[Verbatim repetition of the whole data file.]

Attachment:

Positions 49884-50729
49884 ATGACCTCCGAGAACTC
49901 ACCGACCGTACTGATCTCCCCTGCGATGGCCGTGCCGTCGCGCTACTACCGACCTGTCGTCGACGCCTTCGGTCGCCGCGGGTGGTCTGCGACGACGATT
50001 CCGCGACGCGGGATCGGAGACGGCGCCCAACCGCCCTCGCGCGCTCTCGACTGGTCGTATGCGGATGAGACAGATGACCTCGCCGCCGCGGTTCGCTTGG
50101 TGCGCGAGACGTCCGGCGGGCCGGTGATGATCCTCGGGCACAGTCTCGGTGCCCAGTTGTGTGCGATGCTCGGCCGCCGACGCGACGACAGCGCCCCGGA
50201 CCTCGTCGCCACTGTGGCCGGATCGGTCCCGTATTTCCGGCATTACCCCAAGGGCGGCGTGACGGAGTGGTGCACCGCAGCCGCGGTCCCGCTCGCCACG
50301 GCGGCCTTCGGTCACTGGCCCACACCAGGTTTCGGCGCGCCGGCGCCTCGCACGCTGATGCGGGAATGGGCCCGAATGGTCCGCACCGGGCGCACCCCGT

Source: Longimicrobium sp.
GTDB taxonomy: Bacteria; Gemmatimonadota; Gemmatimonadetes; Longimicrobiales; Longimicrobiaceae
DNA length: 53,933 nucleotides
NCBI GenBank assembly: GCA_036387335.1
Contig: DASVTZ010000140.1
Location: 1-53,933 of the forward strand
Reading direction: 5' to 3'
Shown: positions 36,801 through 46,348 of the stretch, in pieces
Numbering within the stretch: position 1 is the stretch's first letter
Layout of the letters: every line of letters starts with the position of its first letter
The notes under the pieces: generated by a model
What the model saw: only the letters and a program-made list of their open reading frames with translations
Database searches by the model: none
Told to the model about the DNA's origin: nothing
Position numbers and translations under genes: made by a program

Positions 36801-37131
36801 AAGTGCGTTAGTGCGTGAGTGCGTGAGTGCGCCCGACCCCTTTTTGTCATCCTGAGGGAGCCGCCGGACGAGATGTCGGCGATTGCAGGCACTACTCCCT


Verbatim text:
Positions 49884-50729
49884 ATGACCTCCGAGAACTC
49901 ACCGACCGTACTGATCTCCCCTGCGATGGCCGTGCCGTCGCGCTACTACCGACCTGTCGTCGACGCCTTCGGTCGCCGCGGGTGGTCTGCGACGACGATT
50001 CCGCGACGCGGGATCGGAGACGGCGCCCAACCGCCCTCGCGCGCTCTCGACTGGTCGTATGCGGATGAGACAGATGACCTCGCCGCCGCGGTTCGCTTGG
50101 TGCGCGAGACGTCCGGCGGGCCGGTGATGATCCTCGGGCACAGTCTCGGTGCCCAGTTGTGTGCGATGCTCGGCCGCCGACGCGACGACAGCGCCCCGGA
50201 CCTCGTCGCCACTGTGGCCGGATCGGTCCCGTATTTCCGGCATTACCCCAAGGGCGGCGTGACGGAGTGGTGCACCGCAGCCGCGGTCCCGCTCGCCACG
50301 GCGGCCTTCGGTCACTGGCCCACACCAGGTTTCGGCGCGCCGGCGCCTCGCACGCTGATGCGGGAATGGGCCCGAATGGTCCGCACCGGGCGCACCCCGT

Source: Longimicrobium sp.
GTDB taxonomy: Bacteria; Gemmatimonadota; Gemmatimonadetes; Longimicrobiales; Longimicrobiaceae
DNA length: 53,933 nucleotides
NCBI GenBank assembly: GCA_036387335.1
Contig: DASVTZ010000140.1
Location: 1-53,933 of the forward strand
Reading direction: 5' to 3'
Shown: positions 36,801 through 46,348 of the stretch, in pieces
Numbering within the stretch: position 1 is the stretch's first letter
Layout of the letters: every line of letters starts with the position of its first letter
The notes under the pieces: generated by a model
What the model saw: only the letters and a program-made list of their open reading frames with translations
Database searches by the model: none
Told to the model about the DNA's origin: nothing
Position numbers and translations under genes: made by a program

Positions 36801-37131
36801 AAGTGCGTTAGTGCGTGAGTGCGTGAGTGCGCCCGACCCCTTTTTGTCATCCTGAGGGAGCCGCCGGACGAGATGTCGGCGATTGCAGGCACTACTCCCT